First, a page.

Yemen is probably better known for tribal kidnappings than for its rich cultural heritage or for its steady progress towards democratization in the face of massive developmental challenges.
In the 20th century Yemen was the first Arab state to gain independence. It has the only permanent elected parliament in the Arab world. Its press is among the freest in the region. And Yemeni women were the first and remain the only women in the Arabian Peninsula to have the right to vote. In fact Yemen has a proud tradition of women in leadership the "Queen of Sheba" being its most famous historical figure.
Yet its political progress is in stark contrast to the marginal existence still facing millions of Yemenis. Isolated by the international community for refusing to take sides against Iraq during the Gulf War, Yemen continues to suffer the impact. As up to 1 million Yemenis were expelled from neighboring states the country plunged into economic crisis, compounding existing developmental problems. Today more than 70 percent of Yemenis are still without adequate health services and fewer than half of rural households have access to potable drinking water. Fewer than half of girls complete their education. This book traces Yemen's development from ancient times to the present and analyses the social, economic and environmental cahllenges facing the country today.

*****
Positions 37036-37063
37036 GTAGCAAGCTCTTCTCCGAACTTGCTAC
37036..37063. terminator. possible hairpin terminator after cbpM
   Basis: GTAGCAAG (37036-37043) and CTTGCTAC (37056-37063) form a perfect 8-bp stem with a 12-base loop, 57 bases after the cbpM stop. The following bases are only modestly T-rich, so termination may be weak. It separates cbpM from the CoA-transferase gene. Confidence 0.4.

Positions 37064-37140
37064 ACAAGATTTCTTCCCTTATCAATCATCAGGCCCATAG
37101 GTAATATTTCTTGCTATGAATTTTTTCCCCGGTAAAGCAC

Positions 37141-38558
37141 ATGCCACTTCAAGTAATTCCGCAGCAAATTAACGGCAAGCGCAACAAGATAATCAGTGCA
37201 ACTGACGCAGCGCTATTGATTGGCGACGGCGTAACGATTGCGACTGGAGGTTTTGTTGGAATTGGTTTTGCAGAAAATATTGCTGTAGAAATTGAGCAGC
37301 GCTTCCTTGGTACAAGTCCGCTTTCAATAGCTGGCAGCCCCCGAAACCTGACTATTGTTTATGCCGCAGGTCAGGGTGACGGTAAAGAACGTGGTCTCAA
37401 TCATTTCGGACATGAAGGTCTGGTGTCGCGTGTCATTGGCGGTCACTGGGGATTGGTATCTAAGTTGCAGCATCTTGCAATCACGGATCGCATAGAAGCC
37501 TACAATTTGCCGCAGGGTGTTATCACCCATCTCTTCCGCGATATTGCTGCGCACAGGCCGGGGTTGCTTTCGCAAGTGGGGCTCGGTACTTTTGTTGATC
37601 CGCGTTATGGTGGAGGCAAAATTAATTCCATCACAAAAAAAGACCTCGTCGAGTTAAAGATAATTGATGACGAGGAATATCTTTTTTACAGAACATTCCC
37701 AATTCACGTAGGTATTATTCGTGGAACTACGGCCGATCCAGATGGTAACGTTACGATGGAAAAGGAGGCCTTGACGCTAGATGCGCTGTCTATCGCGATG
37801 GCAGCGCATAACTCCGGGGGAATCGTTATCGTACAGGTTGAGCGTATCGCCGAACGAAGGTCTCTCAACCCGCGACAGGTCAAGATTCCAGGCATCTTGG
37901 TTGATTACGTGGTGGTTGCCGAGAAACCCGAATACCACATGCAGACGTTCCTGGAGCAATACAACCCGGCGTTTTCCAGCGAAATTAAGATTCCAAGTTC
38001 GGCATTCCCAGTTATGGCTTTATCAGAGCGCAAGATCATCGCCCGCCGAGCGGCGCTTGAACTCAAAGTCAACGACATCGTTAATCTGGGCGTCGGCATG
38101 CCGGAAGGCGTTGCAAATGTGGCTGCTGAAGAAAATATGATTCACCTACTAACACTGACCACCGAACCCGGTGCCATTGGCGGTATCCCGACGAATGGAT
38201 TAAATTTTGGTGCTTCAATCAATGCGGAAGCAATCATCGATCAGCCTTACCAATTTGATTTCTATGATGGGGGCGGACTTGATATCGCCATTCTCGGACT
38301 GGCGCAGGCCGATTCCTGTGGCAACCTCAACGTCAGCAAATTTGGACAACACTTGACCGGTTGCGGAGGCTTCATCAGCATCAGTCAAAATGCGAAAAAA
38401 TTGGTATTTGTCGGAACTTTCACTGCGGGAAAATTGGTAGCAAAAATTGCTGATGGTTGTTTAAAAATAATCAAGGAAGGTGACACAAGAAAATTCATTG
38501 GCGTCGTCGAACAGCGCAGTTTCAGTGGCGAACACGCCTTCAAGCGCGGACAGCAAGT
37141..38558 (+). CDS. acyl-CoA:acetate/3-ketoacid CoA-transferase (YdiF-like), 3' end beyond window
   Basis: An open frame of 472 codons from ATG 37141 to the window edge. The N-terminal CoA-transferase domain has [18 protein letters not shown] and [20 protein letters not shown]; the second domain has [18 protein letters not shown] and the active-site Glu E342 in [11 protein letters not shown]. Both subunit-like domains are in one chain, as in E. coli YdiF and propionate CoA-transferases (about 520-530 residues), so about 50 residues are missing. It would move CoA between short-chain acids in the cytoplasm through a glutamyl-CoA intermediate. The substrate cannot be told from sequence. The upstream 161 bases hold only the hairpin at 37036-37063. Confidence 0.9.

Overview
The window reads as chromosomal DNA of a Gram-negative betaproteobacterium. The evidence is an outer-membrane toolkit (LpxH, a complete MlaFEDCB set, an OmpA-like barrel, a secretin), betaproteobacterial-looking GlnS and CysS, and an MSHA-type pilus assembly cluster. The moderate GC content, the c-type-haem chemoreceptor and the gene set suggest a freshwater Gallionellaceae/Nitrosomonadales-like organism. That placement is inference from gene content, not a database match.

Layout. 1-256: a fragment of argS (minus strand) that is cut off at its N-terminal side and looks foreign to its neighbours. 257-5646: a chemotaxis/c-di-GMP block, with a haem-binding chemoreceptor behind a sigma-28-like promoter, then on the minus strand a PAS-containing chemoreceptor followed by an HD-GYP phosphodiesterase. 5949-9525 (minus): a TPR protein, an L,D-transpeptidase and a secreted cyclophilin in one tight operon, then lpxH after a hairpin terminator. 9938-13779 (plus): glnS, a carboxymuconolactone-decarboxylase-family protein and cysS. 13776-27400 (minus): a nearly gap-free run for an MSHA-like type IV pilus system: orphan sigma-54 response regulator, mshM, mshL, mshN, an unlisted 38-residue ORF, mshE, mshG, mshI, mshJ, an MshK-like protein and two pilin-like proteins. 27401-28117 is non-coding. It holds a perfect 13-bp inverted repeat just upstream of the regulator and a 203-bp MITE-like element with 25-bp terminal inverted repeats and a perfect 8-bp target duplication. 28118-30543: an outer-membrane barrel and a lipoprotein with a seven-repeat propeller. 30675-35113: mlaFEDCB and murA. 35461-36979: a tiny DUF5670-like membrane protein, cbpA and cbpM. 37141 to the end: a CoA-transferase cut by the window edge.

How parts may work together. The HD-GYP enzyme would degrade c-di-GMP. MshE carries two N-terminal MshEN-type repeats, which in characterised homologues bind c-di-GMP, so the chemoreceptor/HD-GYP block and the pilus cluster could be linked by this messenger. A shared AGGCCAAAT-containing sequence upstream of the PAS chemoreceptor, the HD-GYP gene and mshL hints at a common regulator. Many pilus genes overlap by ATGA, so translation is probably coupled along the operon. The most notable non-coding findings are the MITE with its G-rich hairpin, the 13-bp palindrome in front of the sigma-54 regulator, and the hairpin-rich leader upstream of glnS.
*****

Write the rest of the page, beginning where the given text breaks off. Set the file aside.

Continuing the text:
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About the Author
Author of The Republic of Yemen: Development Challenges in the 21st Century. She has lived in Yemen periodically since 1984. From 1984 to 1989 she worked for a number of international development agencies, for the last two and a half years as Deputy Country Representative for Oxfam UK. From 1998 to 200 she served as Resident Director of the American Institute for Yemeni Studies and, since March 2000, has worked as an independent consultant on a variety of projects in Yemen.